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Juliette Hogan writing on the Audi RS e-tron GT. Photo / Supplied

Would You Scribble On A Shiny New Audi With A Permanent Marker?

The brand is asking you to do just that, with an audacious new activation that aims to rewrite gender stereotypes

Pink fantasy cars are for girls, and high-performance low-emission sports cars that actually exist are for boys. Right?

Audi is challenging this notion with a world-first experience, inviting Kiwis to make their mark against the kinds of outdated stereotypes commonly seen in children’s toy cars.

Fashion designers and Audi ambassadors Juliette Hogan (pictured above) and Huffer’s Steve Dunstan are among the first to take part in #ScrapGirlCars, a chance to scribble gender-positive messages on Audi's most progressive car yet, the RS e-tron GT, installed at Westfield Newmarket. Over a period of four weeks, the messages written on Audi’s first fully electric high-performance car will turn it from pink to black.

“A love of driving and cars isn’t just stereotypically male,” explains Audi ambassador Juliette, who also reinforces this message with her two daughters, encouraging them to follow their passions whatever they may be.

The audacious activation is part of Audi’s Living Progress campaign and is another progressive move for a brand that has long supported women — in 1981, rally driver Michele Mouton signed to the Audi quattro team, becoming the first female lead driver for an automotive brand.

The Audi RS e-tron GT at Westfield Newmarket.Photo / Supplied.

Dismantling gender stereotyping is vital not just for businesses but for everyone, says Steve. “When a global brand like Audi makes a bold statement like they have with this activation, people take notice and that’s when positive change happens.”

Research published in the Transportation Research Journal in 2011, which looks at the behavioural and psychological aspects of traffic and transport, showed that gender stereotyping associated with vehicles and driving starts as young as age 10. Yet similar societal expectations are rampant across many industries, fashion included.

“As a female business owner, I’ve had my fair share of moments when I have been underestimated, undermined or dismissed over the last 18 years,” says Juliette. “While this has driven me to be more determined to achieve success, I would love to see the continued breaking down of gender stereotypes and assumptions around gender roles within business.”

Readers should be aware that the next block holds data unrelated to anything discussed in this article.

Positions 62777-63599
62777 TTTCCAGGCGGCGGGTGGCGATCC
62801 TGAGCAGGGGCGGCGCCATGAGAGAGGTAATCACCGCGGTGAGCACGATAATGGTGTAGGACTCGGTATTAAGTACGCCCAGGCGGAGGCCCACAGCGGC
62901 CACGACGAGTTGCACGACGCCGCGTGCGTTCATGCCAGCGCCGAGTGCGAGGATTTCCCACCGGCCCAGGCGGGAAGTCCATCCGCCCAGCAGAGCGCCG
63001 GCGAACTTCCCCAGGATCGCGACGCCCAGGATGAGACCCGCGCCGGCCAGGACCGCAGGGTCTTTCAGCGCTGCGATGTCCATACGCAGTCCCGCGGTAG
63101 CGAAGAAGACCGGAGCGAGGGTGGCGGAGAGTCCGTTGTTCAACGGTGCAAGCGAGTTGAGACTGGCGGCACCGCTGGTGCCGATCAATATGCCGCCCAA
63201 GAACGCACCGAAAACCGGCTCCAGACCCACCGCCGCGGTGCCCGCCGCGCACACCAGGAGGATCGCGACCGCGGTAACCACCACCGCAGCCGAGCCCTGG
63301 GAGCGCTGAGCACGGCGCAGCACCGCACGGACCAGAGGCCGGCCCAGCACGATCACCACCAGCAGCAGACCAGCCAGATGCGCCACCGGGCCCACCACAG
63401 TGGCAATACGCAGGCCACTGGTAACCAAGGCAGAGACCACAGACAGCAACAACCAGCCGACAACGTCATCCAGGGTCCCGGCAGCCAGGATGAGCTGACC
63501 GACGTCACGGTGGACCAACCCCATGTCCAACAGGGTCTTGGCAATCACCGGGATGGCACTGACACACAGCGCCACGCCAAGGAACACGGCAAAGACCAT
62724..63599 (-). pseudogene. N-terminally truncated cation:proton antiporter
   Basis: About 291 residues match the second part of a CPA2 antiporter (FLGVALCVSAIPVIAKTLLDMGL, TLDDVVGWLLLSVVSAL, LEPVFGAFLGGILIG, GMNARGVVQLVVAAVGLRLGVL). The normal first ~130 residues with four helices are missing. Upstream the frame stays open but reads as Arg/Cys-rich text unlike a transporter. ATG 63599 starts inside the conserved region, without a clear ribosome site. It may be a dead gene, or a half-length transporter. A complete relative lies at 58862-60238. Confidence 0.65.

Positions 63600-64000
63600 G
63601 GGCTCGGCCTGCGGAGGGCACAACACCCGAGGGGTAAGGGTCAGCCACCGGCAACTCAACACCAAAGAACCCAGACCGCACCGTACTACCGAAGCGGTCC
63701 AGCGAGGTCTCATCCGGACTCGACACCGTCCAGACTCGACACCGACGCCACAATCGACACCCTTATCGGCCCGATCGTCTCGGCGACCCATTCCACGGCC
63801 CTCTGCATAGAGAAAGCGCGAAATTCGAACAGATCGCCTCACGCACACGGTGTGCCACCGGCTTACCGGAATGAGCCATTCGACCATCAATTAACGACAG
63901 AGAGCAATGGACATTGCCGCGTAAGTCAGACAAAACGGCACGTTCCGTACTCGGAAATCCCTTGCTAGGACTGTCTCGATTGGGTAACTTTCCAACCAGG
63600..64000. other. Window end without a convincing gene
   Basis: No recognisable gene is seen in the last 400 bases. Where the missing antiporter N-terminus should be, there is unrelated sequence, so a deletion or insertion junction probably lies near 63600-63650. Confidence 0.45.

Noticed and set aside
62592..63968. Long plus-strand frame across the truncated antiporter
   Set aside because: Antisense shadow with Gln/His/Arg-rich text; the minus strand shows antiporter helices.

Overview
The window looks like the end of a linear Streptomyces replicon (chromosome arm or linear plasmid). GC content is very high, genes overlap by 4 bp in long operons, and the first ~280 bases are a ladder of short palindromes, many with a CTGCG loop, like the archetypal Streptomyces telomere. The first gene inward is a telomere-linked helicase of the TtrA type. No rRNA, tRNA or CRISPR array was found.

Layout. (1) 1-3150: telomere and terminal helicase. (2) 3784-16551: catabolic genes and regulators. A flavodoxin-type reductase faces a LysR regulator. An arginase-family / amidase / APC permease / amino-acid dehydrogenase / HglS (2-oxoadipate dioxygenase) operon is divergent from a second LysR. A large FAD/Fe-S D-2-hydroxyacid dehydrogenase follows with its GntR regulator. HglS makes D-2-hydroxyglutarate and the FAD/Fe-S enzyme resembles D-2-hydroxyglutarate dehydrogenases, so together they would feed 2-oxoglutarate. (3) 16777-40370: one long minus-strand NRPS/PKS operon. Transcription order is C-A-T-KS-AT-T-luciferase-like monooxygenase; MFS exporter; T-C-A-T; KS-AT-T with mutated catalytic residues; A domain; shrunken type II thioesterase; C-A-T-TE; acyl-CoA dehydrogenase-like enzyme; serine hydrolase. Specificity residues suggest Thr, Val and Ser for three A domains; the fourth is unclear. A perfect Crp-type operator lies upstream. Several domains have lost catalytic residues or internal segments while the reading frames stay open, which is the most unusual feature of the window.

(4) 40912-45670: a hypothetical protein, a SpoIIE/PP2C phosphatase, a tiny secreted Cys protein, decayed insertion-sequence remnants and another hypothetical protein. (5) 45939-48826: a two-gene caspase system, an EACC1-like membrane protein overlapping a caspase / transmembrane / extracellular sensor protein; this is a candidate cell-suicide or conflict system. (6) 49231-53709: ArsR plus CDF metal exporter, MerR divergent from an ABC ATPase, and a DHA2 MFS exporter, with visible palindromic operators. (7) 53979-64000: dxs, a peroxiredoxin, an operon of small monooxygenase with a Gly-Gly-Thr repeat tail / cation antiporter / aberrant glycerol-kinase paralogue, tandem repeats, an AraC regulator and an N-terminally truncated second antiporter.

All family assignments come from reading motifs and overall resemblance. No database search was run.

Although New Zealanders are increasingly celebrating gender diversity, Steve says there’s still a long way to go.

“I would like to see the fashion industry challenging rigid stereotypes that can be damaging for genders, perhaps shifting towards a more gender-fluid approach to designs and even models used for photoshoots.”

Photo / Supplied

While participants are free to write a message on the car of their choice, Juliette says she hopes the activation will inspire a positive, purposeful action, “whether that’s a quiet promise to yourself about how you would like to improve the way you go about the world in relation to inclusivity, or expressing a hope for the world that your children will exist in”.

Adds Steve, “Not only is this a once-in-a-lifetime opportunity to write, in black pen, on a brand new Audi e-tron RS GT, it’s your chance to make a stand against gender stereotypes that no longer make any sense.”

All visitors to the activation will have the chance to go in the draw to win tickets to the Audi Ice Experience, held at the Southern Hemisphere Proving Grounds near Wanaka, in August. Guests will have the opportunity to drive the Audi RS e-tron GT, the same car involved in the activation.

To write your message on the Audi RS e-tron GT, head to Westfield Newmarket, Shop S150, Level 1, until June 28. Audi.co.nz

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